Right around Valentine’s Day, parents always crush me with questions about their son’s or daughter’s first romantic relationship. Take heart, and let me provide some information on this heartfelt topic.

Has your pre-teen or teen developed a crush or early romantic interest in someone? If so, it’s time to communicate the family values of respect for others and their bodies. Establishing that sense of respect should be a guide for your child to find someone who also appreciates those values.

If you notice that your older child or teen has that romantic spark in their eyes, be positive about it. Say things like, “This must be a special person,” rather than “You are too young to be dating.” This is a smart approach if you want to stay in the communication loop with your teen. Share stories of your early relationships, including what worked and did not rather than lecture your teen. This will also keep the lines of communication wide open.

Set ground rules for going out before the going-out gets going. Discuss how often your child can go out and whether that happens in a group or just as a couple. This is often dependent on the age and maturity of your teenager.

Create limits for phone conversations and texting time. Make sure you insist that before your teen goes out on a date, you are told where they are going. You should also know who will be with them and when to expect them back. Having a standing curfew time can be helpful.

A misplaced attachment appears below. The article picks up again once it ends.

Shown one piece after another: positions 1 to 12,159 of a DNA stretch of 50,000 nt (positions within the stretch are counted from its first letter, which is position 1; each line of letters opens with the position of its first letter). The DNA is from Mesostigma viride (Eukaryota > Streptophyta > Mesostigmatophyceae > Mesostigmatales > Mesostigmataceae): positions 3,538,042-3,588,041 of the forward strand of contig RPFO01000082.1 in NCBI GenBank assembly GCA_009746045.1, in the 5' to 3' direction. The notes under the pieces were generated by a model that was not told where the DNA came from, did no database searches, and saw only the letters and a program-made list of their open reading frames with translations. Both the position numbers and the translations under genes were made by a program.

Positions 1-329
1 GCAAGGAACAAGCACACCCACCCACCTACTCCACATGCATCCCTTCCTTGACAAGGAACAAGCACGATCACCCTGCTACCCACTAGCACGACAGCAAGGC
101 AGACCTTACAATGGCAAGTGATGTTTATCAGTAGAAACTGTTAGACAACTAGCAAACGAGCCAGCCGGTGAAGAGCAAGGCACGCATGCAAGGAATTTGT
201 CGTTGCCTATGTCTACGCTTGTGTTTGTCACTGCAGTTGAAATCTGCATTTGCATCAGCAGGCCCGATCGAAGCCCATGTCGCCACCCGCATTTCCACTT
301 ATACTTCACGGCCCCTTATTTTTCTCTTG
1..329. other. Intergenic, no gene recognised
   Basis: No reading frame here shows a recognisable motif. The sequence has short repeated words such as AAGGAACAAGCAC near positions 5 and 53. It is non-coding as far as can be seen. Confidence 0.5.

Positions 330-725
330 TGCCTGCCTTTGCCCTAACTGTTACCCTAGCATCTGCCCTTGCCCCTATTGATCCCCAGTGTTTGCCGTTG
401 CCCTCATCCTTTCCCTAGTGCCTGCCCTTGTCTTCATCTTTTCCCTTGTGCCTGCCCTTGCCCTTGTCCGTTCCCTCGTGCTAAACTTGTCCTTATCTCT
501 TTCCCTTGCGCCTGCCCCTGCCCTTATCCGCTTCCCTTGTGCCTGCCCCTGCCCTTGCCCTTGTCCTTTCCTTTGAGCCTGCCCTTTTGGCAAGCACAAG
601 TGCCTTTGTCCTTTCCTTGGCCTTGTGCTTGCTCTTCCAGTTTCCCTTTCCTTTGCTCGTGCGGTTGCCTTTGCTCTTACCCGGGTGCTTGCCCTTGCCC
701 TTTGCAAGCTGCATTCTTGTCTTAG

Talk about proper manners and social behavior for going out that first time. Answer any questions that come up, from tipping to who pays for what, to that first kiss. Listening is critical. Offer cellphone access in case your child gets into an uncertain or even uncomfortable situation they might regret.

Parents, remember this: First romances rarely, if ever, lead to a more permanent relationship. As you know, breakups and heartache will occur. So be available, non-judgmental and supportive, and keep those communication lines open. If and when the breakup occurs, your child will certainly need you.

Hopefully, tips like these keep you steady when it comes to helping your younger teen deal with that first relationship.

Dr. Lewis First is chief of pediatrics at The University of Vermont Children’s Hospital and chairman of the Department of Pediatrics at the University of Vermont College of Medicine.

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